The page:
Anti-vaccine chiropractors 66 – adjusting a 3 day old baby in hospital

First off, a quick note: readers will notice that this post is entitled Anti-vaccine chiropractors 66. Where are the other ones, from 51-65? They were previously named Anti-vaccine chiropractors redux 1-15.  As I thought the original Anti-vaccine chiropractors series would forever cease at number 50, and that I wouldn’t be continuing with that series, I started up the “redux” series, when the evidence kept rolling on in. To save confusion I’ve removed the redux series, added them to the original 50, and decided that we’ll soldier on towards the magical 100. Hopefully there isn’t a need. But, you know…

Today’s featured businessperson is Victorian registered chiropractor, Belinda Owen. Owen owns a business called Passion Chiropractic, in Melbourne. She is, of course, a member of the Chiropractors’ Association of Australia.

Owen’s about webpage notes:

She practices gentle techniques such as SOT, Activator, Cranial and is Webster certified. Belinda has a special interest in pregnancy, babies and family health

For  look at the discredited Webster Technique, I highly recommend reading this 2014 article by Dr Mick Vagg.

We find that Owen does indeed have a very special interest in pregnancy and babies. On December 8 2012, Owen posted this photograph of herself adjusting a 3 day old infant in a Melbourne hospital:

Owen 1 hospital baby adjustment redacted

We now know – with several precedents now published – that this activity is in breach of the Chiropractic Board of Australia’s Code of Conduct for Chiropractors. Again, I will include a list of common sections of the CoC, and other pertinent codes and guidelines, in an addendum at the end of this post; this addendum can be easily copypasted for use in complaints to the regulator, AHPRA.

By Owen’s own admission, on her website’s babies page, we know that this is likely not the only time that the adjustment of a baby has happened in a health care facility. Describing the disreputable chiropractic birth trauma argument, for the adjustment of neonates, Owen notes [my bold]:

Giving birth is an incredible experience. It can also be quite stressful for mum and traumatic for baby. If you think about it, it makes sense…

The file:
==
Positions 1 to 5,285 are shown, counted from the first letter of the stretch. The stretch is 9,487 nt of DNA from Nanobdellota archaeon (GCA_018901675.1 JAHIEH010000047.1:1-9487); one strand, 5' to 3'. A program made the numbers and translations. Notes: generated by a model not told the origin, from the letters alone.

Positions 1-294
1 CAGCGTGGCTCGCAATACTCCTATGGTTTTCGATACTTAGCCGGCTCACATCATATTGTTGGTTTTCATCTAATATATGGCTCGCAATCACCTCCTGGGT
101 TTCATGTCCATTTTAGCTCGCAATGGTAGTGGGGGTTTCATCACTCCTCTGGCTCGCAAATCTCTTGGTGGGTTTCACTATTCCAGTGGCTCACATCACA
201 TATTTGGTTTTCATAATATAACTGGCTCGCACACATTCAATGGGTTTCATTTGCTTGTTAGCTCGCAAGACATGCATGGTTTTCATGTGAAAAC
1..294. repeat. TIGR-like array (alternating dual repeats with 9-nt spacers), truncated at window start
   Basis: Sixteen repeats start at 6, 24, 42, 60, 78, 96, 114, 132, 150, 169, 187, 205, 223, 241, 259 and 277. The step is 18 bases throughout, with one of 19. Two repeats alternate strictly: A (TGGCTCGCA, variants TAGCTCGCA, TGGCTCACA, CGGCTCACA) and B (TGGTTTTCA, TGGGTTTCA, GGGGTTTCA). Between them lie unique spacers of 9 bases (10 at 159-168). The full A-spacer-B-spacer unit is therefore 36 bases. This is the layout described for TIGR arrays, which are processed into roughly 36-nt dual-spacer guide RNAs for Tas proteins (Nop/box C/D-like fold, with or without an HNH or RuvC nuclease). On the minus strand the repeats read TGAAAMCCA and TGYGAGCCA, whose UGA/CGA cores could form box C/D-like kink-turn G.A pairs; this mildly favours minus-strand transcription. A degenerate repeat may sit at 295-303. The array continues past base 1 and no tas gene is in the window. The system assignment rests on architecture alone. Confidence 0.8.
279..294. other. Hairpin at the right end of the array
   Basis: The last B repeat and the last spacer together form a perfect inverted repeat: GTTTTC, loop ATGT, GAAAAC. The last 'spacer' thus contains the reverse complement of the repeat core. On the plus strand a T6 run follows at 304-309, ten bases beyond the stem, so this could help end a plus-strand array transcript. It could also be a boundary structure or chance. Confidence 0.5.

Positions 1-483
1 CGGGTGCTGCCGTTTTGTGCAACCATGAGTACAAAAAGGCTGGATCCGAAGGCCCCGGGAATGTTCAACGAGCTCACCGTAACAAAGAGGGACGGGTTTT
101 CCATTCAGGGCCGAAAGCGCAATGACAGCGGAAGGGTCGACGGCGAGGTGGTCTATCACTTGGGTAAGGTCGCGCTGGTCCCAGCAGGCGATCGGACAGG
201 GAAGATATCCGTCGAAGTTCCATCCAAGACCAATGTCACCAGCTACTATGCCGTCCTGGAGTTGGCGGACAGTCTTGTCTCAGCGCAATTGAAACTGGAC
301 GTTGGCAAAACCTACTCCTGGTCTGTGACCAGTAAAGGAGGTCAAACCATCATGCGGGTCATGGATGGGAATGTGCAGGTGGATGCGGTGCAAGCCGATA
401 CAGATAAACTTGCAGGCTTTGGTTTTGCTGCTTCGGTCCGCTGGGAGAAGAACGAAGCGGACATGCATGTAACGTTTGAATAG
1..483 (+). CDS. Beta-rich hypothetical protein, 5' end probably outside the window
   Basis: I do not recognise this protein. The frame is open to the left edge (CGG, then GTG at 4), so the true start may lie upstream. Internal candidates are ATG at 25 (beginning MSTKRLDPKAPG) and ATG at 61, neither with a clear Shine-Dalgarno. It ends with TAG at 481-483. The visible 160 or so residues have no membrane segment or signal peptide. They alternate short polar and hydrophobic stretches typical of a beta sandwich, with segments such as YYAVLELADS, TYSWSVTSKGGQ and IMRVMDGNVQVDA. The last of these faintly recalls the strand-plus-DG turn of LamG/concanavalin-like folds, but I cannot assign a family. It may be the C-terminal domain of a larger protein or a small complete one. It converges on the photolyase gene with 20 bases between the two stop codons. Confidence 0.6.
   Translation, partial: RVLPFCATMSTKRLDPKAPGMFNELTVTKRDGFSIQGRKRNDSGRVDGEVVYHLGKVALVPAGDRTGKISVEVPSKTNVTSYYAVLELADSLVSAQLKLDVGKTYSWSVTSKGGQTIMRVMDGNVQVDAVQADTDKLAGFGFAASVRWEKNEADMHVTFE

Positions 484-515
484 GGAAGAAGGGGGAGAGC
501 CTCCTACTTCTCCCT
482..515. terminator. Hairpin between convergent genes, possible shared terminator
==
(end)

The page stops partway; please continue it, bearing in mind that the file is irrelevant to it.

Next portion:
Even during normal births there is compression and stretching of baby’s delicate spine…

These can all have serious implications on your baby’s spinal and nervous system, and have serious consequences to their development. Therefore, it is very important to have your chiropractor check your baby as early as day one. At Passion Chiropractic in Elwood we have treated many babies on the day they were born.

If you really want to do some swearing at your screen, check out Owen’s entire pregnancy web page. Here is an example:

Chiropractic adjustments during pregnancy help clear the nervous system of interference, ensuring you and your baby are as healthy as possible.

I have kept copies of these two web pages, in case they go missing.

One extra concerning item jumped out from Owen’s babies web page. Embedded is a YouTube video, by Jennifer Barham-Floreani, which is basically a toxins gambit set to music. And this is one of the sources of toxins, according to JBF:

Owen 34 website babies page JBF video so many vaccines

Which brings us to evidence that Owen is an anti-vaccination activist, albeit more quietly in the last few years.

In 2009 we find this Tweet, which links to the amusingly inept Bronwyn Hancock of Sydney’s Vaccination Information Service:

Owen 36 2009 tweet link to Hancock

Readers would remember Bronwyn Hancock “drowning” at the hands of her friend, not-a-medical-doctor Viera Scheibner, in June 2011:

VIERA: [to Hancock] Don’t answer things that you don’t know enough about, OK – don’t answer them. You were drowning. So let’s call a spade a spade.

ELLEN FANNING: Why would she be drowning?

VIERA: Because she hasn’t got the extent of knowledge that I have.

ELLEN FANNING: If she hasn’t got the extensive knowledge, why on earth is she writing these articles on the website?

VIERA: Maybe you have a point then, yes. That’s right. Maybe you have a point there, okay.

On July 27 2012, Owen made this stunning claim about vaccines:

yes if everybody knew what went into vaccinations they might rethink their choice! x

Owen 6 antivax post April 24 2012

Owen was warned by a friend about the CBA’s 2013 press release, a couple of days after it was issued:

Owen 7 warned of antivax CBA 2013

Owen promotes the anti-vaccination chiropractic organisation, the ICPA:

Owen 19 ICPA

And she even included the Raggedy Ann story, in 2014:

Owen 20 Raggedy Anne

Looking at The Wayback  Machine we also  find that Owen ‘s website contained links to Bronwyn Hancock’s rabid anti-vaccination organisation, VIS,  for at least 2009-2011.